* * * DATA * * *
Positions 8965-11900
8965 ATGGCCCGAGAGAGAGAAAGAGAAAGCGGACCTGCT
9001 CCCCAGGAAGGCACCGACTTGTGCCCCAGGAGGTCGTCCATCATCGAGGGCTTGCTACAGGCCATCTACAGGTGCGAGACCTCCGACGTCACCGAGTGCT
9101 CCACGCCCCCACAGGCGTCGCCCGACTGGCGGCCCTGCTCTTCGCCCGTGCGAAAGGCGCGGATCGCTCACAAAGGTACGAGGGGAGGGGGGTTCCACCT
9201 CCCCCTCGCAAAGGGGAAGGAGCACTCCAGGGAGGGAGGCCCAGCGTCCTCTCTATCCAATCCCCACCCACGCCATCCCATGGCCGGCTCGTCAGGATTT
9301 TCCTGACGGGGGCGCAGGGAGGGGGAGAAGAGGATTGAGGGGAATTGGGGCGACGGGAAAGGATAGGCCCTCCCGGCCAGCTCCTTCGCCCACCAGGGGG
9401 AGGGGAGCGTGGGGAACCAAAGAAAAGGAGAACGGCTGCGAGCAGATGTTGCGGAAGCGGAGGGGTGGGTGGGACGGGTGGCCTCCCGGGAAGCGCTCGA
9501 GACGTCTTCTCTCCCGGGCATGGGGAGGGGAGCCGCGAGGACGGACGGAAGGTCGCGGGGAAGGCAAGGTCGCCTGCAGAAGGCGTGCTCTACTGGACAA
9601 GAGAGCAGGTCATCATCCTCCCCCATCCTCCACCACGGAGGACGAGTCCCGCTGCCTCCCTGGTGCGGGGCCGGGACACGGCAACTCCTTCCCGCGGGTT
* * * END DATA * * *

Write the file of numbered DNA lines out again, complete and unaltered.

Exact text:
Positions 8965-11900
8965 ATGGCCCGAGAGAGAGAAAGAGAAAGCGGACCTGCT
9001 CCCCAGGAAGGCACCGACTTGTGCCCCAGGAGGTCGTCCATCATCGAGGGCTTGCTACAGGCCATCTACAGGTGCGAGACCTCCGACGTCACCGAGTGCT
9101 CCACGCCCCCACAGGCGTCGCCCGACTGGCGGCCCTGCTCTTCGCCCGTGCGAAAGGCGCGGATCGCTCACAAAGGTACGAGGGGAGGGGGGTTCCACCT
9201 CCCCCTCGCAAAGGGGAAGGAGCACTCCAGGGAGGGAGGCCCAGCGTCCTCTCTATCCAATCCCCACCCACGCCATCCCATGGCCGGCTCGTCAGGATTT
9301 TCCTGACGGGGGCGCAGGGAGGGGGAGAAGAGGATTGAGGGGAATTGGGGCGACGGGAAAGGATAGGCCCTCCCGGCCAGCTCCTTCGCCCACCAGGGGG
9401 AGGGGAGCGTGGGGAACCAAAGAAAAGGAGAACGGCTGCGAGCAGATGTTGCGGAAGCGGAGGGGTGGGTGGGACGGGTGGCCTCCCGGGAAGCGCTCGA
9501 GACGTCTTCTCTCCCGGGCATGGGGAGGGGAGCCGCGAGGACGGACGGAAGGTCGCGGGGAAGGCAAGGTCGCCTGCAGAAGGCGTGCTCTACTGGACAA
9601 GAGAGCAGGTCATCATCCTCCCCCATCCTCCACCACGGAGGACGAGTCCCGCTGCCTCCCTGGTGCGGGGCCGGGACACGGCAACTCCTTCCCGCGGGTT